This week we met up with some friends we hadn’t seen in a long time at Gilcrease Orchard to do some apple picking and enjoy their company. I can’t tell you how much I love this place. Being a city girl and living in Vegas suburbia, I appreciate being able to drive 20 minutes and find myself in a landscape like this. It makes my heart happy. Indeed my friends, an apple photo a day keeps the heavy hearts away! There is nothing like an orchard that inspires photography tutorials…
Orchards are truly magical places for photography lovers. Their rows of vines create dynamic spaces of light that I can’t seen to find, or replicate, anywhere in my immediate spaces of parks, homes, etc. The tones of nature are so inspiring, and particularly on this trip to Gilcrease, pull me into a trance. I just had to shoot an apple photo or two, or three!
When taking pictures at an orchard, look low! Fruit that grows on trees, usually fall off. I loved shooting collections of apples that had pulled in the trenches below their tree. Some were rotting, some were still perfectly green, but the variance of colors and tones, in combination of the texture of the dirt and grass, make for a beautiful color scheme. And a lovely apple photo.
While shooting low, consider adding elements of life into your still image. While I love the portrait of my kids, I love images like the one above of Alina gently holding her Granny Smith too. Because of this photo memory, I will be reminded of her gentle, toddler nature (and how she bites her nails just like her Daddy!). The same goes for the image immediately above of Alina’s boots among the apples. I’m actually not crazy about its composition; I wish I would have pulled out more and not cut off her right shoe. But, for sake of creating a photo memory of her fun fall outfit and chunky thighs, it makes the cut.
But who can resist taking a portrait or two? Whether an apple photo or portrait of your baby, orchards provide a gold mine of interesting light. In my very humble opinion, I say look for the most interesting. In an orchard, that means shooting on the side where the sun is behind the rows of trees. In the above picture of Sebastian, the right side of the orchard would have created a fine picture, but I wouldn’t have gotten the beautiful bokeh that I got while shooting on the side of the orchard where the light was filtering through the leaves. It all depends on time of day, direction of sunlight and where you are shooting from. My tip is to find the most interesting light, plot your pumpkin (or apples) in an area with the least amount of shadow cast and shoot, moving around your subject until you find the combination of haze and saturation that you are looking for. Since you are at an orchard, it is safe to assume open shade will be hard to find – you will have shadow cast on faces, etc. It bugged me too, until I just accepted the natural aspect of the image and our locale.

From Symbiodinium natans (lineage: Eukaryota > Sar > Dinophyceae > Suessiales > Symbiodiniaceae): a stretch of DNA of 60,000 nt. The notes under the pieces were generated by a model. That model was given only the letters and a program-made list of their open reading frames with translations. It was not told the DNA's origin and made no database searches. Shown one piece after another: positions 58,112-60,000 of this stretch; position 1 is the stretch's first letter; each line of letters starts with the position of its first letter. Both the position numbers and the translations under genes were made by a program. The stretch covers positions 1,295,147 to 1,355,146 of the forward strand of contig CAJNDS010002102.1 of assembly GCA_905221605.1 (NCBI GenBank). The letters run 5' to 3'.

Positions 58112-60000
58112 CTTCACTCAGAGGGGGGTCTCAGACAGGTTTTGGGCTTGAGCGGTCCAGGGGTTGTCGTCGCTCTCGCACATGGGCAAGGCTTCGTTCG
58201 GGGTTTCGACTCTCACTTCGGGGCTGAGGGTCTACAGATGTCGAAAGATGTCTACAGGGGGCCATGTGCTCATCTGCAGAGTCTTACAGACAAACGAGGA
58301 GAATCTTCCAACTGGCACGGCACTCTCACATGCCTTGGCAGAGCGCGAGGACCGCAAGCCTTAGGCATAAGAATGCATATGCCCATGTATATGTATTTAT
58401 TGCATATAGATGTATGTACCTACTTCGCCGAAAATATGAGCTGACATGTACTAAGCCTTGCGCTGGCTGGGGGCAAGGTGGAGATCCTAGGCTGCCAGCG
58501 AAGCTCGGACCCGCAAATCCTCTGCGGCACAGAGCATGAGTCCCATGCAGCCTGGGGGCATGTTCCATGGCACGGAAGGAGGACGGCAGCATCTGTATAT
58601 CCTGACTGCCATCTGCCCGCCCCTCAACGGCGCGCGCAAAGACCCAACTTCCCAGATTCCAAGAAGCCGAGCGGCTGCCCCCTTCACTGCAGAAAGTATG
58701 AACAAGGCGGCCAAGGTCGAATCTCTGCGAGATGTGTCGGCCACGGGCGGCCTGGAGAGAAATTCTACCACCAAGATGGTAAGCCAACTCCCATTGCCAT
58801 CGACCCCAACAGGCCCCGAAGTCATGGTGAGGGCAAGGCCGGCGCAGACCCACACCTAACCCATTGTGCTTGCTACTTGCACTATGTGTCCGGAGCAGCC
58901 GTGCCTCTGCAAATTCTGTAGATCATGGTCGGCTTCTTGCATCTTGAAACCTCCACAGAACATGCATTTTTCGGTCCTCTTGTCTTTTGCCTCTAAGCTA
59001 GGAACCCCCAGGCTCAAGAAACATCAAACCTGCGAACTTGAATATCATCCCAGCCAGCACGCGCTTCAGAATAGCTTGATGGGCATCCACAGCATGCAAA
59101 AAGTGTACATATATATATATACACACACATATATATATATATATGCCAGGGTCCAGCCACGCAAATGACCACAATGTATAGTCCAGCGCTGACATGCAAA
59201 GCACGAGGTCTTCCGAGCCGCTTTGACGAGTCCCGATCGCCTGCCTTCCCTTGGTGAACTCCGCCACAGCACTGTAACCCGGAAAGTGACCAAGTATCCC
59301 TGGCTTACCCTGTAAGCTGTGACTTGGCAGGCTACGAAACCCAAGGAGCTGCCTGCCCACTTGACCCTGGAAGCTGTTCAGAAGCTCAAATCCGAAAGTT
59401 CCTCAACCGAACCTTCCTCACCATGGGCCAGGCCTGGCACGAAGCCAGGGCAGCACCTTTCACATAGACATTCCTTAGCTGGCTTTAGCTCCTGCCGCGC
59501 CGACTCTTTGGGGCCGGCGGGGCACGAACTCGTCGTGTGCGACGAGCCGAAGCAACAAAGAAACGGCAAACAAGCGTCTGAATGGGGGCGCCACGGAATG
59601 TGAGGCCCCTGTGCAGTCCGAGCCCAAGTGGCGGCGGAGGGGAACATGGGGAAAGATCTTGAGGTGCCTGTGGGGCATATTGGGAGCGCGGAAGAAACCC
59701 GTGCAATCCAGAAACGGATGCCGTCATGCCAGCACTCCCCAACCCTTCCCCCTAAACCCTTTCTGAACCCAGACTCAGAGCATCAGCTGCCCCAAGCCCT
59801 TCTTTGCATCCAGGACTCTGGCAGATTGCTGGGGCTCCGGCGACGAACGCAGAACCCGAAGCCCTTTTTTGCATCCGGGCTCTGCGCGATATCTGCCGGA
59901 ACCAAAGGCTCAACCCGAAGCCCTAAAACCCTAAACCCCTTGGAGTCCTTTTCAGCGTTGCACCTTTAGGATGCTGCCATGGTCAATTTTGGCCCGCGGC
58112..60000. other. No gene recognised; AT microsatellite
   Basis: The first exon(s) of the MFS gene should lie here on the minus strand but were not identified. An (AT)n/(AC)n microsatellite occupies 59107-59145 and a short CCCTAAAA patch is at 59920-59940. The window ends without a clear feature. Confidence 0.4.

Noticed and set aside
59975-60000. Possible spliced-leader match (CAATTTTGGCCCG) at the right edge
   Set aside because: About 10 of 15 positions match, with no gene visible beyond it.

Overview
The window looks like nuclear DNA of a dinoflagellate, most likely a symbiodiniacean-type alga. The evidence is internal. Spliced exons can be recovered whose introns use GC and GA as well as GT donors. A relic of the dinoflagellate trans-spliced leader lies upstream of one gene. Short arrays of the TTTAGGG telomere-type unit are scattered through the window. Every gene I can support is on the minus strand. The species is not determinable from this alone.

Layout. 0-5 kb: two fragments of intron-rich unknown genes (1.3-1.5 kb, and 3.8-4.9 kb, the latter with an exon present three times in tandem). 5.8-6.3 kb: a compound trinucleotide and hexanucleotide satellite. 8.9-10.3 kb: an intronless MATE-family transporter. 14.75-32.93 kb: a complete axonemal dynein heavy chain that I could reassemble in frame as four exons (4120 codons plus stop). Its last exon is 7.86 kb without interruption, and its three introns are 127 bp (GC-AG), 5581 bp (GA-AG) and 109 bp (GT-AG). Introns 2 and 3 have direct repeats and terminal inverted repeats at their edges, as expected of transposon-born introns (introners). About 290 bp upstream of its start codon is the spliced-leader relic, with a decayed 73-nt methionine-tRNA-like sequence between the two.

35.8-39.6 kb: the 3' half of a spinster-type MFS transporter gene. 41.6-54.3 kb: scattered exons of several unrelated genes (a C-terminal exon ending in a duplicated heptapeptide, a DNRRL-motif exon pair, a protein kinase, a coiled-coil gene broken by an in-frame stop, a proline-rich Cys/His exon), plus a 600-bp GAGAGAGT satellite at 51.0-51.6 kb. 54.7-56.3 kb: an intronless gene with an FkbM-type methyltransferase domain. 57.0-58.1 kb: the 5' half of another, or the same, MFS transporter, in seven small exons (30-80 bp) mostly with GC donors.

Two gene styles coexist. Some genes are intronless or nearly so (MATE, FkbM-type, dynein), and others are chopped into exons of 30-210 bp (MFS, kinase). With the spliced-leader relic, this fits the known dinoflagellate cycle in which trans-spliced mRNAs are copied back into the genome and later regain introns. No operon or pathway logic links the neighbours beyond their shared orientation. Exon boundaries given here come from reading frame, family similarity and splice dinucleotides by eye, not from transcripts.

We had such a great time being outdoors in a beautiful environment. Like writing, taking pretty pictures gets me all jazzed up. And pushing my photography abilities by shooting in new venues is always a way to improve your skills. Next time we go to Gilcrease, my goal will be to reduce the amount of shadow cast on the kid’s faces. But for a pretty apple photo, these pictures aren’t so bad.
Do you taking pictures outdoors? In an orchard?